British Columbia

Former Canucks manager who drafted Sedin twins reflects on their legacy

Eighteen years ago, ahead of the 1999 NHL draft, former Vancouver Canucks General Manager Brian Burke watched identical Swedish twins Henrik and Daniel Sedin at the World Juniors in Winnipeg.

The first time I saw them play, I wanted nothing to do with them’

Nineteen-year-old Daniel, left, and Henrik Sedin pose in their new Vancouver Canucks jerseys ahead of their first NHL season in June 2000. (Chuck Stoody/The Canadian Press)

Eighteen years ago, ahead of the 1999 NHL draft, former Vancouver Canucks General Manager Brian Burke watched identical Swedish twins Henrik and Daniel Sedin at the World Juniors in Winnipeg. 

The Sedins recently announced they will be retiring at the end of this NHL season, after nearly two decades with the Canucks.

"The first time I saw them play, I wanted nothing to do with them," Burke said. "I thought they were not strong on their skates at all. They got knocked down a lot, and I didn't like their foot speed."

The second time Burke saw them play, he changed his mind.

"That's when you could first see this crazy stuff that they do, this twin stuff," Burke told Stephen Quinn, the host of CBC's The Early Edition.

"They'll pass the puck to a seemingly empty patch of ice and then right when the puck gets there, a twin skates into it."

Through a series of trades with the Chicago Blackhawks, Tampa Bay Lightning and Atlanta Thrashers, Burke drafted both Sedin twins.

"It was a lot of work, I was a zombie after it was done, but I think it worked out well," he said.

"We did take a chance because, if you go back and look at the media coverage after we made those deals, it wasn't greeted with acclaim."

Canucks star forwards Henrik Sedin, left, and his twin brother Daniel, are retiring at the end of the NHL season. (Darryl Dyck/Canadian Press)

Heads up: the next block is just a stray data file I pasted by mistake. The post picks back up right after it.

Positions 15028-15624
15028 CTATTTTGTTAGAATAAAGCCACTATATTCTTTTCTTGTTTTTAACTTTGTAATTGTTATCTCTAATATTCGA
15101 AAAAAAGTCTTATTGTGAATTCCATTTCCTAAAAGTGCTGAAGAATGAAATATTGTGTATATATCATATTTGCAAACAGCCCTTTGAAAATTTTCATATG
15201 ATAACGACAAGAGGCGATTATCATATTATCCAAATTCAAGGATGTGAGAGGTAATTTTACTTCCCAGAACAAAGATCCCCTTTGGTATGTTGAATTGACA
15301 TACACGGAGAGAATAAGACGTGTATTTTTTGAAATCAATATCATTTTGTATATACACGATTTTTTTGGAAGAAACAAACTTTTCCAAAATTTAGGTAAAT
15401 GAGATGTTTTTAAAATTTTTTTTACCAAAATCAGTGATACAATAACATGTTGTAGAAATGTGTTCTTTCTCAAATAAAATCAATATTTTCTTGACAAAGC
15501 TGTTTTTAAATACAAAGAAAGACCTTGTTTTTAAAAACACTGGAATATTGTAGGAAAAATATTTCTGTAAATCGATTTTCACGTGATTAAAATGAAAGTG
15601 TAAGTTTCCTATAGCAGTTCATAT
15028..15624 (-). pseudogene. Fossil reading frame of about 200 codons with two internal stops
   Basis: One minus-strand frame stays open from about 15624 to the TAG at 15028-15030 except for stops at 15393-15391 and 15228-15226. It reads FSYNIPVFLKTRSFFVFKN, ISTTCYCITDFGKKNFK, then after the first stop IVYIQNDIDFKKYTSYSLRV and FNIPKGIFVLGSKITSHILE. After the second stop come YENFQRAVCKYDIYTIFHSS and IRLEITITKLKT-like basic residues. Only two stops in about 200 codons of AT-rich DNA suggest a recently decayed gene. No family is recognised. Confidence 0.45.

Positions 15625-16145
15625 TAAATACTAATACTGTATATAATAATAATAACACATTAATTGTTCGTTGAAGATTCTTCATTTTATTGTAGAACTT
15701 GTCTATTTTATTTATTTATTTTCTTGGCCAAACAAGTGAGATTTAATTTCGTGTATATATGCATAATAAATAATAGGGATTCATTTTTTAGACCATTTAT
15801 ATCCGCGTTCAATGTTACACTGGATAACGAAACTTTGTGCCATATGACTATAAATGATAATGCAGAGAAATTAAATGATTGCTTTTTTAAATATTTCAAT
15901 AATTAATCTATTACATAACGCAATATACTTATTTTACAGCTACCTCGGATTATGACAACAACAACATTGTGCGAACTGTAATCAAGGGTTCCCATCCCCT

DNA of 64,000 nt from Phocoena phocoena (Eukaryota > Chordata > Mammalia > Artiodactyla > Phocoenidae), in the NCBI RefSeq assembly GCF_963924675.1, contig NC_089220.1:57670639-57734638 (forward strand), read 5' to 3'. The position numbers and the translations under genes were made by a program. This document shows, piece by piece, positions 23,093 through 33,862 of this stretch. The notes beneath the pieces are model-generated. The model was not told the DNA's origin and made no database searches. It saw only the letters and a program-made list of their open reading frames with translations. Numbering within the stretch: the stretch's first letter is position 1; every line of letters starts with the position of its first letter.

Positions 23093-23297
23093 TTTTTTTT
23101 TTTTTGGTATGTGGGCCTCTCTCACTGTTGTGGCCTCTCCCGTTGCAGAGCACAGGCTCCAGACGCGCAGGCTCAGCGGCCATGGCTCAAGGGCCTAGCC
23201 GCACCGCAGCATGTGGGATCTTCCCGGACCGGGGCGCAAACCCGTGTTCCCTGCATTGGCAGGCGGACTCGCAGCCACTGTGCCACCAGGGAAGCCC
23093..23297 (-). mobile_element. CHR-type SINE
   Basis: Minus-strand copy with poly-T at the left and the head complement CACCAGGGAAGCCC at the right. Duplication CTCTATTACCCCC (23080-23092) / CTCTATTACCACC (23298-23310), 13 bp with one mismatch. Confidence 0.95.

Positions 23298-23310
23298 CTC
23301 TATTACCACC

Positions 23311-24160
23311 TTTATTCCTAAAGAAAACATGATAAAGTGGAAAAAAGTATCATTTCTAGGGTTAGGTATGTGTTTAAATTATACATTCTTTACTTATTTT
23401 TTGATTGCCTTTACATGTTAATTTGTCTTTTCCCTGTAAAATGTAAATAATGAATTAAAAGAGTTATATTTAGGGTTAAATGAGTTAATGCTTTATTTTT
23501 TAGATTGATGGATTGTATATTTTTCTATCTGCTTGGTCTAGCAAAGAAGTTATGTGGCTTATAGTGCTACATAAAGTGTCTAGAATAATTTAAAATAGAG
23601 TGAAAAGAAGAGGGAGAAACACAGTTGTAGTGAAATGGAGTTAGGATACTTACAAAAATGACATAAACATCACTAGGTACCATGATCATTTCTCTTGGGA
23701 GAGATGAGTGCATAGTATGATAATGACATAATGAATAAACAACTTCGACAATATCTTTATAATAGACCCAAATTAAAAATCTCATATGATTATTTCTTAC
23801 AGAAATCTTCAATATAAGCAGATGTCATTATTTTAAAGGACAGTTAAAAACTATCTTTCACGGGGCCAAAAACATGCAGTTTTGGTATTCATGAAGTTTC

Deep legacy in Vancouver

Seventeen seasons later with the Canucks, there is no question of the two players' legacy in Vancouver.

Both players have more than 1,000 career NHL points — 1,068 for Henrik and 1,038 for Daniel — and advanced with the Canucks to the 2011 Stanley Cup final, though lost to the Boston Bruins in Game 7.

"It's been a great gift for the City of Vancouver to have these kids," Burke said.

"It's not just that they are special hockey players, anyone can see that, but also what they've done in the community and the difference they've made."

Henrik Sedin laughs with children during a Vancouver Canucks team visit to the B.C. Children's Hospital in January 2018. (Tina Lovgreen/CBC)

The twins volunteered extensively around B.C.'s Lower Mainland with the Sedin Family Foundation, which they created in 2014, and donated $1.5 million to help build the new B.C. Children's Hospital in 2010.

"The donations they've made and the time they've spent — it's been a wonderful addition to the province and the city," said Burke. "They consider Vancouver home and I think Vancouver is better for it."

The Canucks have three games left in the season, with the Sedins' last game on Saturday in Edmonton against the Oilers.

With files from The Early Edition.

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